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Table of Contents
EDITORIAL/ÉDITORIAL
Year : 2022  |  Volume : 27  |  Issue : 4  |  Page : 133

President's message


President, SRPC, Petitcodiac, NB, Canada

Date of Submission12-Jul-2022
Date of Acceptance01-Aug-2022
Date of Web Publication07-Oct-2022

Correspondence Address:
MD, CCFP Sarah Lesperance
President, SRPC, Petitcodiac, NB
Canada
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Source of Support: None, Conflict of Interest: None


DOI: 10.4103/cjrm.cjrm_55_22

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How to cite this article:
Lesperance S. President's message. Can J Rural Med 2022;27:133

How to cite this URL:
Lesperance S. President's message. Can J Rural Med [serial online] 2022 [cited 2022 Nov 29];27:133. Available from: https://www.cjrm.ca/text.asp?2022/27/4/133/357856



Summer is over, but many rural communities saw an influx of travellers over the summer months, multiplying the size of the population and increasing demands on local resources. Despite the extra demands and critical staffing shortages faced, I hope you had the opportunity to see friends and family, or simply enjoy some time off. Perhaps, this included connecting with nature, and the beauty of our rivers, forests, beaches, tundra and other vast and varied Canadian terrain.

As we enjoy the beauty surrounding us, we also see many reminders of the climate-related changes affecting our communities. Devastating forest fires and heat waves experienced in 2021 were a stark reminder of the need for community preparedness, particularly in rural areas. Beyond the health human resource crisis facing our healthcare system, climate change and its impacts will be one of the most significant challenges to healthcare faced by rural and remote Canada in the coming years. The SRPC recognises the importance of this issue and is committed to providing leadership and evidence to drive the climate adaptation. At the Rural and Remote Conference in Ottawa, on Earth Day (22 April 2022), a motion was endorsed unanimously at the SRPC's Annual General Meeting asking the federal government to redirect fuel subsidies to support climate crisis adaptation.[1]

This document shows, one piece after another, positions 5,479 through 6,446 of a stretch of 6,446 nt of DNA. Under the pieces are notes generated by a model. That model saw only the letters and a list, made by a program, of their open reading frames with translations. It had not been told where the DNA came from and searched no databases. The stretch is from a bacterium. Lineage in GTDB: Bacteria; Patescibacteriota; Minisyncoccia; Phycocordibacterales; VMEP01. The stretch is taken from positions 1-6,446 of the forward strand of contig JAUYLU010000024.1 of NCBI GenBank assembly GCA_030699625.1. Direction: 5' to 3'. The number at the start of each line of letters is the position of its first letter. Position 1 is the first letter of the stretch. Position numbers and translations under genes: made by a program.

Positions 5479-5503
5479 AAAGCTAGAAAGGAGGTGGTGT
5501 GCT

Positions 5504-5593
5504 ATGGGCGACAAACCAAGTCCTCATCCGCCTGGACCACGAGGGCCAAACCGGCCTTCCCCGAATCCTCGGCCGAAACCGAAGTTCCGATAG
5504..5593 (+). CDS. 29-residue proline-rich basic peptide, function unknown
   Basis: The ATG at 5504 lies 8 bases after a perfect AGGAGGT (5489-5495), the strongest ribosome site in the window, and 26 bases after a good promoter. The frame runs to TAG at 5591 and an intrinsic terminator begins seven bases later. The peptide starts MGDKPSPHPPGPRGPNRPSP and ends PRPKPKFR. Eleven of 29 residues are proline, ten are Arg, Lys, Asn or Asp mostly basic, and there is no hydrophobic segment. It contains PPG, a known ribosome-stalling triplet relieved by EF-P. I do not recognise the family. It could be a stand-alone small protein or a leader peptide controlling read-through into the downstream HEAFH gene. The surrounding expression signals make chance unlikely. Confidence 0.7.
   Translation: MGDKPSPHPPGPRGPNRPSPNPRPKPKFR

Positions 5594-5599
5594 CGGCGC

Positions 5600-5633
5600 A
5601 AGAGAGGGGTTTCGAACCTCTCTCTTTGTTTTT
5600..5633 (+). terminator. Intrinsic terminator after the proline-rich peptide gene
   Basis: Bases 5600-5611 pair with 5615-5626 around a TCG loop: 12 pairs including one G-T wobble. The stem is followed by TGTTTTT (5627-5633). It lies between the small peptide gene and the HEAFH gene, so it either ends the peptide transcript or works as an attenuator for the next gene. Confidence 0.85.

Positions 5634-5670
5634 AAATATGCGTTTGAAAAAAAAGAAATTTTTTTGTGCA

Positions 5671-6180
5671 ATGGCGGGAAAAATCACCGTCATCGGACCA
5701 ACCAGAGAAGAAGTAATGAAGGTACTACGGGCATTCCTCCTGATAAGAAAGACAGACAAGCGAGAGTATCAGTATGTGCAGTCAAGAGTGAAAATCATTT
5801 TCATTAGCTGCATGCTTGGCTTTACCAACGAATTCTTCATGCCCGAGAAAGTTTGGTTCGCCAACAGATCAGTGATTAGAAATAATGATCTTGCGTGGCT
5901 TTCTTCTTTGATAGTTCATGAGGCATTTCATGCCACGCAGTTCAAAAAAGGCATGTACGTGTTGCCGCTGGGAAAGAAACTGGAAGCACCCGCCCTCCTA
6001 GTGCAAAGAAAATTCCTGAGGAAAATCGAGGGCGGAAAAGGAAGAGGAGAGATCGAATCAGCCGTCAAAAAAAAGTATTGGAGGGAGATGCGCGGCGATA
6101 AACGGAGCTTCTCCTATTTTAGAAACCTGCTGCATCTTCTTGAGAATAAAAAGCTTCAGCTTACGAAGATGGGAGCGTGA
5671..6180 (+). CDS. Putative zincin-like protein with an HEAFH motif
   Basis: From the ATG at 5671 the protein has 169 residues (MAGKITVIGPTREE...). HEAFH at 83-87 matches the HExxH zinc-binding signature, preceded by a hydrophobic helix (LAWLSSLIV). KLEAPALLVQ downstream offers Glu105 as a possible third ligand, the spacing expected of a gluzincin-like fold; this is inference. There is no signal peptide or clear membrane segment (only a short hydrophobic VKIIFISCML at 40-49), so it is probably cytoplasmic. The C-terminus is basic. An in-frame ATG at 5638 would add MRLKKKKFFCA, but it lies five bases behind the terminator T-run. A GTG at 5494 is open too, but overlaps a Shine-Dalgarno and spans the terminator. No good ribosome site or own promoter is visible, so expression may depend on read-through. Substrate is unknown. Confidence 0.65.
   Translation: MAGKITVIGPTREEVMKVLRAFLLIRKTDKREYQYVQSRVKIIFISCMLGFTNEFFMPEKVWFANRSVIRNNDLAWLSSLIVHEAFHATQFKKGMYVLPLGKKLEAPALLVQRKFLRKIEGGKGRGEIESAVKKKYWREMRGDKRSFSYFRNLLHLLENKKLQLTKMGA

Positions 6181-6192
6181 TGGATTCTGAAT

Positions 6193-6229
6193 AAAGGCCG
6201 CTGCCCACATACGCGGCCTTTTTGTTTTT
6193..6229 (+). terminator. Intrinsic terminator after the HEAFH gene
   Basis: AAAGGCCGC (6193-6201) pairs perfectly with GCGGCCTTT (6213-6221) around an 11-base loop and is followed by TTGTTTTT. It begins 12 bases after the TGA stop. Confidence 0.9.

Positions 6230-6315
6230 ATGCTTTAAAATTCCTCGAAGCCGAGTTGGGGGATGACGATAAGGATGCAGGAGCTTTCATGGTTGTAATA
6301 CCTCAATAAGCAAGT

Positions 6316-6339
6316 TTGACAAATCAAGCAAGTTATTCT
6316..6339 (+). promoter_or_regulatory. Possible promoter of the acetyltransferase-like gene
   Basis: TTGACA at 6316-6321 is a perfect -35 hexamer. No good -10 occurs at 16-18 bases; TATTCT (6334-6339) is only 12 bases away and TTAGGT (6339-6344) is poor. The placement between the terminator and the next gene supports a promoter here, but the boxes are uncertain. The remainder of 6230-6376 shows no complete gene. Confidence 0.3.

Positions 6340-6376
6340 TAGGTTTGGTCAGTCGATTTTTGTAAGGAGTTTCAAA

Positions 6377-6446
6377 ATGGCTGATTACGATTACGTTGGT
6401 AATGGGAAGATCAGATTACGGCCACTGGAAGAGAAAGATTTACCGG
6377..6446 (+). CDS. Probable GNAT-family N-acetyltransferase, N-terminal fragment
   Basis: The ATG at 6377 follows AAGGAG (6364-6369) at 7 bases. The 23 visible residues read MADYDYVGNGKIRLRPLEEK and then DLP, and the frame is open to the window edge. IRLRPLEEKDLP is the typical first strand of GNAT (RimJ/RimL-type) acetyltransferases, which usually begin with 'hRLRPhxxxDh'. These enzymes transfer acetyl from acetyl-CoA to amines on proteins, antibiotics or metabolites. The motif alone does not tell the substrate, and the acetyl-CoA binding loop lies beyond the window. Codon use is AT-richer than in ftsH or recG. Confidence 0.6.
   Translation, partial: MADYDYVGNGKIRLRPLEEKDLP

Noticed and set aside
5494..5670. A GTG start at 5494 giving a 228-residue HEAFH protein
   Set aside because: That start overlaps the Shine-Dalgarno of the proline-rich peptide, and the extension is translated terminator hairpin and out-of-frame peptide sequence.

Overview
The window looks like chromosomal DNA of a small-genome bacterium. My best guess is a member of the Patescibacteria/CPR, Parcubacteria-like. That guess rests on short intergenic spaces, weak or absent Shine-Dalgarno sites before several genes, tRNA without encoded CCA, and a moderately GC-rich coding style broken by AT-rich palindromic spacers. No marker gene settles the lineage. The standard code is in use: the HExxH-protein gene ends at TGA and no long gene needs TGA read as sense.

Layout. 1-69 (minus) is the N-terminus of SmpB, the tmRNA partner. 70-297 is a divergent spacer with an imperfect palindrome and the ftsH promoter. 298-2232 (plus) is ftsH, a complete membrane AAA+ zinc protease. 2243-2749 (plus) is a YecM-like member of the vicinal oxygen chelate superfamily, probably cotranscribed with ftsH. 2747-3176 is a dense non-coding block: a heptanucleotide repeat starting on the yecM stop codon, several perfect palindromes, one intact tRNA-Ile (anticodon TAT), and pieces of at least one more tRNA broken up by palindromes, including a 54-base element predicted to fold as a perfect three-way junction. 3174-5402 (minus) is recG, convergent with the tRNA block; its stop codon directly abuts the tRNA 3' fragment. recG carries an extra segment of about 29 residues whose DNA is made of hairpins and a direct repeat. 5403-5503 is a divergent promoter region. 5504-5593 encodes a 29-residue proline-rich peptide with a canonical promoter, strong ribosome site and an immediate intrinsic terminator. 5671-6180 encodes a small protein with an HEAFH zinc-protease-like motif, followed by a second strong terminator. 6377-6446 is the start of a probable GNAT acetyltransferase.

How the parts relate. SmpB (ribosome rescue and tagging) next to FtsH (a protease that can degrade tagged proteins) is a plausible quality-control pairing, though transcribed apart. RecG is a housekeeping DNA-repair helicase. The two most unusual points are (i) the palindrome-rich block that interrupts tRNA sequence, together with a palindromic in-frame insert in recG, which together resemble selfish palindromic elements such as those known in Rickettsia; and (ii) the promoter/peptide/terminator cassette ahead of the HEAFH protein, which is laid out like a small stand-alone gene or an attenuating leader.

When faced with the devastating effects of climate change, we have the capacity to leverage our strong connections with our communities, seeking methods to adapt, mitigate consequences and protect the most vulnerable citizens from health-related effects. Community strength and resilience lead to many potential solutions, whether through team-based care, sustainable growth and development, indigenous community partnerships, youth engagement or technology. We have the opportunity to gather data and share our knowledge and experience with a broader audience, and the SRPC is actively engaged in supporting this work.[2]

While we gather data, build community partnerships, and speak nationally on the issue, the SRPC must also consider how else we mitigate impacts of climate change. After over 2 years with limited in-person opportunities, we recognise the value of personal connections for our members, but we must also consider effective ways in which to transform our work. We must learn from our experiences in COVID, perhaps looking at virtual options for some meetings, conferences or other events. In doing so, we play an important role in ensuring our summers continue to be ones where we can reconnect with the beauty of the great outdoors.

Financial support and sponsorship: Nil.

Conflicts of interest: There are no conflicts of interest.



 
  References Top

1.
2.
Available from: https://rhsrnbc.med.ubc.ca/resources/ rural- community-resiliency- to- climate- change/. [Last accessed on 2022 Jul 11].  Back to cited text no. 2
    




 

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